NKBA 'Getting Back to Basics,' Leaders
New York - The National Kitchen & Bath Association is in the midst of a detailed "strategic planning process" that has resulted in a number of significant operational changes and has re-energized an organization that - in the minds of many industry observers - was seemingly foundering a year ago, according to NKBA leaders.
Top NKBA leaders, meeting as a group and then with Kitchen & Bath Design News here last month, painted a picture of an association in the midst of dramatic positive change as it undergoes a process of intensive evaluation and reshaping that consists largely of, in the words of new president Jeff Burton, "asking members what they want."
"We're getting back to the basics that the NKBA was built around," said Burton. "We're focusing on what the association does best and what our members want most - professionalism, education, networking and tools to help them grow their business.
"Morale is a positive word around the staff, and people are excited about the future now," Burton added. "People are focusing on growth, efficiency and advancement from within."
Among the major developments pointed to by NKBA leaders in recent months are the following:
- The NKBA said it has paid in full the remaining mortgage
balance on its headquarters office building here, several years
ahead of schedule. The final mortgage payment, made in December,
represents "a vindication of the financial health and stability" of
the association, according to chief operating officer Cecelia
From a financial, staffing and morale perspective, the NKBA, "is as healthy as a horse," according to president-elect Stephanie Witt, CKD, CBD. "We probably have a more positive outlook now than at any time in the past decade," she said.
- The NKBA announced a new educational program for 1999 that includes four new kitchen design schools, beginning in July. Other programs, including instruction in business management and bath design, were also announced, although NKBA leaders said the association will not introduce any new bathroom design or installation programs this year, due to a lack of demand from the industry.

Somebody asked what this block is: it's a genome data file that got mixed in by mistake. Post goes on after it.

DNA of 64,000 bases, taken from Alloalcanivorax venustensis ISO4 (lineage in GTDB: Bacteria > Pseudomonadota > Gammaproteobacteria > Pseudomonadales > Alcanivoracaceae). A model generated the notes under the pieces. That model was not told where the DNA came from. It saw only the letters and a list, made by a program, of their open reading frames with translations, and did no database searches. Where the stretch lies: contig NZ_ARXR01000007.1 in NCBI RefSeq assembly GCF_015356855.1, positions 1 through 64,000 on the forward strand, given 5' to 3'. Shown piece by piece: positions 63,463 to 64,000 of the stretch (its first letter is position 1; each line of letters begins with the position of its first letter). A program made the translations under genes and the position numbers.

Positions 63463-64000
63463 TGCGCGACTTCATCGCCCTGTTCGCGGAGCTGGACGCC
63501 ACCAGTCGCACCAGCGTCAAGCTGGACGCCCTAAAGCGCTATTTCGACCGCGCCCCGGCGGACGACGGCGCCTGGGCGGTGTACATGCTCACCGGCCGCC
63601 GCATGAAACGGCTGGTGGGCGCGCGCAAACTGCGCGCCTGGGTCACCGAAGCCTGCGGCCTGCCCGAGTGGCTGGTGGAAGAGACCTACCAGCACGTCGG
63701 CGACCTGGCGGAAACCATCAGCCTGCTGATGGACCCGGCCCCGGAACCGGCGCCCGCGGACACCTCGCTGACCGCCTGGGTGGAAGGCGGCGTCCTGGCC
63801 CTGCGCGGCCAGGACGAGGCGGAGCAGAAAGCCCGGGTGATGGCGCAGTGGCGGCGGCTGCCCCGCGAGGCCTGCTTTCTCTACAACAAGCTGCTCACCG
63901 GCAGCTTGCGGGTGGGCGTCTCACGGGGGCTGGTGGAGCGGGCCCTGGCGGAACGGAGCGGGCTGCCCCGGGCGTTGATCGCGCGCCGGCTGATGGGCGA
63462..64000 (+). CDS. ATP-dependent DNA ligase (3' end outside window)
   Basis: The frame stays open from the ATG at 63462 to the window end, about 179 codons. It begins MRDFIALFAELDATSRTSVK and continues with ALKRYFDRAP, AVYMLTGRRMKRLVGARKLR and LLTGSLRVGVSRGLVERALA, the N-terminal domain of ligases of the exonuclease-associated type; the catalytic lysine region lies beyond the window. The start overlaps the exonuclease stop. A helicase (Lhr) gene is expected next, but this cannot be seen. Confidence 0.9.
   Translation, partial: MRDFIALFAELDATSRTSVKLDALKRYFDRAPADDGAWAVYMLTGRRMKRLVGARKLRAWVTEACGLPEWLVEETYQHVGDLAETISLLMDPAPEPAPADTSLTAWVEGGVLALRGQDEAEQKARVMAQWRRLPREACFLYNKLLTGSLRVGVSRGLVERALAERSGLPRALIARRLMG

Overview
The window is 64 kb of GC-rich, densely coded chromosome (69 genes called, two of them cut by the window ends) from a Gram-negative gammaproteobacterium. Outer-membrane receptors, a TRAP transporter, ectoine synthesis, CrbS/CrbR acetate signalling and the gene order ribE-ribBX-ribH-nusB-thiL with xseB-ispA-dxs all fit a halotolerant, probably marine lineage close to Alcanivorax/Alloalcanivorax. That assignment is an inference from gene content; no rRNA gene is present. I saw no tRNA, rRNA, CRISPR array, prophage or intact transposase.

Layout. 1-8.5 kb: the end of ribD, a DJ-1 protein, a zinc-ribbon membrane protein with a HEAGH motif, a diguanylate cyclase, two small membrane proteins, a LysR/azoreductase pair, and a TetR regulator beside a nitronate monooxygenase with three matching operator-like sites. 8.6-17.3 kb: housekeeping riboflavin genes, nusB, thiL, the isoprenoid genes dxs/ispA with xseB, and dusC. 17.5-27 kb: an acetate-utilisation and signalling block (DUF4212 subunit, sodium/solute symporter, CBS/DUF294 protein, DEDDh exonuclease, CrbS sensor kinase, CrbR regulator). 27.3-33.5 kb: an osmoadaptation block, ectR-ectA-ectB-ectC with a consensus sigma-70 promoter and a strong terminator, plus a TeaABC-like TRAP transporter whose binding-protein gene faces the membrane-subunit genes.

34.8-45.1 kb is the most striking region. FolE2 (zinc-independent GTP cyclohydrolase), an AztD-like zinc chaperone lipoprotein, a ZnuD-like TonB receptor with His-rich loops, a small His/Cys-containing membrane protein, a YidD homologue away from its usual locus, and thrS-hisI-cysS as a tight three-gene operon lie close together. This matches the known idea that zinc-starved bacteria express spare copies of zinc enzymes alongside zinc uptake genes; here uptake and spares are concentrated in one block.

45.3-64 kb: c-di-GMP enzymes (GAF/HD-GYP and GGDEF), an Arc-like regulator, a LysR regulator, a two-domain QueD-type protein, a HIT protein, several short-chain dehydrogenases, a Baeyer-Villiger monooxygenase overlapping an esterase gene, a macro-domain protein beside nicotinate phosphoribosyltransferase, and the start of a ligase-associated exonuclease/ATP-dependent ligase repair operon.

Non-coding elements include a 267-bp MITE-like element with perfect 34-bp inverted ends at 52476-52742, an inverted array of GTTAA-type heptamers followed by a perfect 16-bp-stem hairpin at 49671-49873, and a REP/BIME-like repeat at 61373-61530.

- NKBA leaders said they are "still exploring" alternative
formats to the annual Kitchen/Bath Industry Show (K/BIS), which
some industry members feel should be either co-located with other
shows, or transformed into an every-other-year format.
Burton termed opponents to the current K/BIS format as a "very vocal minority," and added that "every other year is not in the cards for K/BIS. If an exhibitor wants to exhibit every other year, we have a system that allows them to do that," he said.
"A K/BIS every year is good because it forces manufacturers to come out with new products annually, and keeps all of us on the dime," Burton said. "If we go every other year, it will only create mediocrity."
- A restructuring of the association's internal accounting system has been put in place, enabling the NKBA "to operate like a trade association instead of like a manufacturing company," and providing managers with a clearer sense of how funds are being allocated and spent, said Balazs.
- A campaign consisting of direct mail, trade ads and a more
"people-friendly booth" are among the initiatives that have been
rolled out to increase membership, according to director of
marketing and membership Larry Spangler. The Hackettstown, NJ-based
NKBA currently has about 7,000 members - some 1,700 of them dealers
and another 2,500 of them societies members. There are 45 chapters,
three subchapters and one student chapter in North America, as well
as affiliate organizations in Australia, New Zealand and South
- The association's current management structure - calling for
both a chief executive officer and chief operating officer - will
remain in place at least through 1999, with Balazs serving as COO,
but also handling the responsibilities of CEO. The CEO's post will
not be immediately filled, NKBA leaders said, terming that decision
"a vote of confidence" for Balazs.